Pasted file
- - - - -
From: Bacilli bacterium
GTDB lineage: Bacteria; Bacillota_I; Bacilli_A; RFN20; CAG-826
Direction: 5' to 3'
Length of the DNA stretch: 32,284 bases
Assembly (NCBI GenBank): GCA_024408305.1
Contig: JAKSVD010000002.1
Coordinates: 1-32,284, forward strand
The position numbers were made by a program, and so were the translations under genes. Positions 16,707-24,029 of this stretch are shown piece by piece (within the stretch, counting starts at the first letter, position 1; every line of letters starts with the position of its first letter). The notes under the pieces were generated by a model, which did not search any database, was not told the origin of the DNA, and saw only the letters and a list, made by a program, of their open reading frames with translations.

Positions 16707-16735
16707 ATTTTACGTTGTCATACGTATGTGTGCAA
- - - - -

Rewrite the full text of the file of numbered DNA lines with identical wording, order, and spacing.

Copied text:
From: Bacilli bacterium
GTDB lineage: Bacteria; Bacillota_I; Bacilli_A; RFN20; CAG-826
Direction: 5' to 3'
Length of the DNA stretch: 32,284 bases
Assembly (NCBI GenBank): GCA_024408305.1
Contig: JAKSVD010000002.1
Coordinates: 1-32,284, forward strand
The position numbers were made by a program, and so were the translations under genes. Positions 16,707-24,029 of this stretch are shown piece by piece (within the stretch, counting starts at the first letter, position 1; every line of letters starts with the position of its first letter). The notes under the pieces were generated by a model, which did not search any database, was not told the origin of the DNA, and saw only the letters and a list, made by a program, of their open reading frames with translations.

Positions 16707-16735
16707 ATTTTACGTTGTCATACGTATGTGTGCAA